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Raven, The
New York: Harper & Brothers, 1884. - "Once Upon a Midnight Dreary, While I Pondered, Weak and Weary "The First separate American and first edition illustrated by Gustave Doré Probably the Finest Example Extant in the Plain Dust Jacket and Publisher's BoxDORÉ, Gustave, Illustrator. POE, Edgar Allan. The Raven. Illustrated by Gustave Doré. With comment by Edmund C. Stedman. New York: Harper & Brothers, 1884. First separate American edition and first edition illustrated by Doré. Large folio (18 1/4 x 14 3/8 inches: 463 x 365 mm.). 14, [2], [19]-23 pp. Title-page illustration by Elihu Vedder. Twenty-six magnificent full-page plates by Gustave Doré, all but the first and last with captioned tissue-guards. Publisher's gray cloth pictorially decorated in gilt and black, spine decoratively lettered in gilt and black, rear cover with pictorial design in black. Al edges gilt, brown coated end-papers. An absolutely mint and pristine copy. Probably the finest example extant in the exceptionally rare plain paper dust jacket and the publisher's blue paper printed box (slightly worn at edges) housed in a blue cloth clamshell case.Gustave Doré's final work.In 1884, Doré produced 26 steel engravings for an illustrated edition of Edgar Allan Poe’s gloomy classic "The Raven." Like all of his illustrations, the images are rich with detail, yet in contrast to his earlier work, particularly the fine lines of his Quixote, these engravings are softer, characterized by a deep chiaroscuro appropriate to the mood of the poem. We can see in the plate depicting the first lines of the poem, the haunted speaker, "weak and weary," slumped over one of his many "quaint and curious volume[s] of forgotten lore." and also the raven tapping, "louder than before," at the window lattice.By the time Doré’s edition saw publication, Poe’s most famous work had already achieved recognition as one of the greatest of American poems. Its author, however, had died over thirty years previous in near-poverty. A catalog description from a Penn State Library holding of one of Doré’s "Raven" editions compares the two artists:The careers of these two men are fraught with both popular success and unmitigated disappointment. Doré enjoyed phenomenal monetary success as an illustrator in his life-time, however his true desire, to be acknowledged as a fine artist, was never realized. The critics of his day derided his abilities as an artist even as his popularity soared.One might say that Poe suffered the opposite fate—recognized as a great artist in his lifetime, he never achieved financial stability. We learn from the Penn State Rare Collections library that Doré received the rough equivalent of $140,000 for his illustrated edition of "The Raven." Poe, on the other hand, was paid approximately nine dollars for his most famous poem.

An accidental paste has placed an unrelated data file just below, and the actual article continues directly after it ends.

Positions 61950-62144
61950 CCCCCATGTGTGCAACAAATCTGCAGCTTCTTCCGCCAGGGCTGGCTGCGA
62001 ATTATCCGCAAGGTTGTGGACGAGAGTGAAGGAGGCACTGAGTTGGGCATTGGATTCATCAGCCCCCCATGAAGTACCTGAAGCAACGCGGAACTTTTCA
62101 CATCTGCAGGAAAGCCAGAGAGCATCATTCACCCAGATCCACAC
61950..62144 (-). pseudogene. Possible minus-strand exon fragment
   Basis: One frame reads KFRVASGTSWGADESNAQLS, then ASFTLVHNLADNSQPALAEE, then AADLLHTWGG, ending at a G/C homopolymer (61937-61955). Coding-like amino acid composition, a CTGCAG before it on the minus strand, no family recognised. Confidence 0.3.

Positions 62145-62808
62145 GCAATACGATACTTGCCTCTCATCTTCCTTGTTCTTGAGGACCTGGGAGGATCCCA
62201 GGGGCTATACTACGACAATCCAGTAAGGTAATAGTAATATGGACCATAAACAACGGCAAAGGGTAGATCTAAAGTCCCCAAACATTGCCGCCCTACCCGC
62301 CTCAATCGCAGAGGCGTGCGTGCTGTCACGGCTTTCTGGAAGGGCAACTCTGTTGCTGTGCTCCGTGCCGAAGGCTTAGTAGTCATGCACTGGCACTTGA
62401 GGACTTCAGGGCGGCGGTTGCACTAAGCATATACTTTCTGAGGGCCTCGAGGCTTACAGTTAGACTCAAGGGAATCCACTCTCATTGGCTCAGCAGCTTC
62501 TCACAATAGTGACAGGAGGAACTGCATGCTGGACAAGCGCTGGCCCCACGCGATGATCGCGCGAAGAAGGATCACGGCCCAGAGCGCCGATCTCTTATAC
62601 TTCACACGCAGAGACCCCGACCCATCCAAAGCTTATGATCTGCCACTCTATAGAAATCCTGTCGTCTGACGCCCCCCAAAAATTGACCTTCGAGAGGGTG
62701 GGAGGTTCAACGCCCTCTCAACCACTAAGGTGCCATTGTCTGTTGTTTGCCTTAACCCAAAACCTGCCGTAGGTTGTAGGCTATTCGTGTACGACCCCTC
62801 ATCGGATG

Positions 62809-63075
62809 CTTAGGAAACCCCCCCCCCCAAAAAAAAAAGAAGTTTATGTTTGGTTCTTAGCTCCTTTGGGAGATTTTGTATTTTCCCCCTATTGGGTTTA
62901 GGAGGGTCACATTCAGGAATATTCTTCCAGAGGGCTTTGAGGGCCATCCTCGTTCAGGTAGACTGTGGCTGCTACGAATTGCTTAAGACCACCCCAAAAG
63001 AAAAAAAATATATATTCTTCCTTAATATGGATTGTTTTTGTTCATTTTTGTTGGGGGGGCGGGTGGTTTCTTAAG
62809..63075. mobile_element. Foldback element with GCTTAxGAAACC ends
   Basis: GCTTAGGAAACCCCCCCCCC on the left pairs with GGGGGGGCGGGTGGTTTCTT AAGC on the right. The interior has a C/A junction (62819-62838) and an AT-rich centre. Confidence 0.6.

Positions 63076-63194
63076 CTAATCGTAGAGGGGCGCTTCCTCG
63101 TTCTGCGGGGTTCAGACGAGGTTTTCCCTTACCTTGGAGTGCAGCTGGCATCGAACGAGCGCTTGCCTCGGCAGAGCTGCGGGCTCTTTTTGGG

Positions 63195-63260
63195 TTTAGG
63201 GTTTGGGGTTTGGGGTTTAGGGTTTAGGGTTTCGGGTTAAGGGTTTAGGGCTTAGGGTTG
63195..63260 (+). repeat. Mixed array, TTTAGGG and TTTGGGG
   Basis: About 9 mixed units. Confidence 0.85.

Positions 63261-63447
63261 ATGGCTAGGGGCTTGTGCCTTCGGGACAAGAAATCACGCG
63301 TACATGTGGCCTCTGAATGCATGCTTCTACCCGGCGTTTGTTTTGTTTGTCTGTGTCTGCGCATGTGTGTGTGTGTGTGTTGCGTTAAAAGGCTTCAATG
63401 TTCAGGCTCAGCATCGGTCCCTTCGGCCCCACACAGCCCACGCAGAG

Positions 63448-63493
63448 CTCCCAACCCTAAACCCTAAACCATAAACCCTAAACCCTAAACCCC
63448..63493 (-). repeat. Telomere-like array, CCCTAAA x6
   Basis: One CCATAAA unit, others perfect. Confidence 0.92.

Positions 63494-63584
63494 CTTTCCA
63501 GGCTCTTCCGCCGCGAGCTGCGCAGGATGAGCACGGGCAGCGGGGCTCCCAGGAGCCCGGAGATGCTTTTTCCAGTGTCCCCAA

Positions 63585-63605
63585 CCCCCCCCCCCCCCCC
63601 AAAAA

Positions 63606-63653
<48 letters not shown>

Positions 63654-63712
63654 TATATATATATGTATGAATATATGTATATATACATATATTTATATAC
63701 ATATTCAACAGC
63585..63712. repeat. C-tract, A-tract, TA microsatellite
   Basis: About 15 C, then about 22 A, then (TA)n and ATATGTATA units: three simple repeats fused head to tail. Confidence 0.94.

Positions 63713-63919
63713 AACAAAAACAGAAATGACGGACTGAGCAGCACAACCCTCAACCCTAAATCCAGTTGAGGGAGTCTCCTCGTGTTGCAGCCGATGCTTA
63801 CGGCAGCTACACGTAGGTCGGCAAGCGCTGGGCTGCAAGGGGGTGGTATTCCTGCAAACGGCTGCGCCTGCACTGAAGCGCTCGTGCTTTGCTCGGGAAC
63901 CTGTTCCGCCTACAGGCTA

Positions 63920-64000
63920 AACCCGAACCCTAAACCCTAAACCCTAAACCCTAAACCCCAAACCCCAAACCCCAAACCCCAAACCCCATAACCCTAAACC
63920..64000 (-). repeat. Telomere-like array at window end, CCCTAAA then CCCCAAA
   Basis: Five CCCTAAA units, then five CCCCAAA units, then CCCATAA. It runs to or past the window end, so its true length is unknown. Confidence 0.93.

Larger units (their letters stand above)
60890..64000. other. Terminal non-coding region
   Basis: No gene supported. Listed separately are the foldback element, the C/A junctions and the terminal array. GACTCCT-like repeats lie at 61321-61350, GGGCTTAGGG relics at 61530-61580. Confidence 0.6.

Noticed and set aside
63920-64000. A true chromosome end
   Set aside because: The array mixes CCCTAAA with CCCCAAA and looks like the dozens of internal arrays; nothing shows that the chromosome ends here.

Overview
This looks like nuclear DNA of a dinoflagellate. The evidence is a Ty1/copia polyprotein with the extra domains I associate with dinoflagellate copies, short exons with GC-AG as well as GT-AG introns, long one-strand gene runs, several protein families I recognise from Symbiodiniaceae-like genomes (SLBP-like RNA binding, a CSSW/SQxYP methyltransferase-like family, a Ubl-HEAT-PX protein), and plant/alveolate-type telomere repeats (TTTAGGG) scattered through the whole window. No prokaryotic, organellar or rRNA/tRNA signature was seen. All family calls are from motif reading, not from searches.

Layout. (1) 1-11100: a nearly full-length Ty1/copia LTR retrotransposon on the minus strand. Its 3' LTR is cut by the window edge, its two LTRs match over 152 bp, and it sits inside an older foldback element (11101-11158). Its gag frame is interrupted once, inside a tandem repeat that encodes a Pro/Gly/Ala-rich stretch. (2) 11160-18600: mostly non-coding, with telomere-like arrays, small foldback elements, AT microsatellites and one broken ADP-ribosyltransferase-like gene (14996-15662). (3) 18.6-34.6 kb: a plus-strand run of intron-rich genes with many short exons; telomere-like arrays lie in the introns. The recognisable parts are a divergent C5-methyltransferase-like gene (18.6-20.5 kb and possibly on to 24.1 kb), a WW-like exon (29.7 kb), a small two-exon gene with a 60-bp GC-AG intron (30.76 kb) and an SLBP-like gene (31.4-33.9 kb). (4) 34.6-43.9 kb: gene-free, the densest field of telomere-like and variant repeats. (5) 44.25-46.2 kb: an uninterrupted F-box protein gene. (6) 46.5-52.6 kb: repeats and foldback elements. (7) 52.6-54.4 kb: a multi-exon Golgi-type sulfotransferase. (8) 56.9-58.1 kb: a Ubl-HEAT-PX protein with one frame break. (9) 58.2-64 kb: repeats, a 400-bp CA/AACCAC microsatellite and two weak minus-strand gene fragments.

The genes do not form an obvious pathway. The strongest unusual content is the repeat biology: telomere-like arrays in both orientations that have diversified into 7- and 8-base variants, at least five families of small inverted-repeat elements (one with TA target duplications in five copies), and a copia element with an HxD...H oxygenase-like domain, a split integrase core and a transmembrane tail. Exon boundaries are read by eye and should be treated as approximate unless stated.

[Bookseller: David Brass Rare Books, Inc.]
Last Found On: 2015-03-06           Check availability:      AbeBooks    

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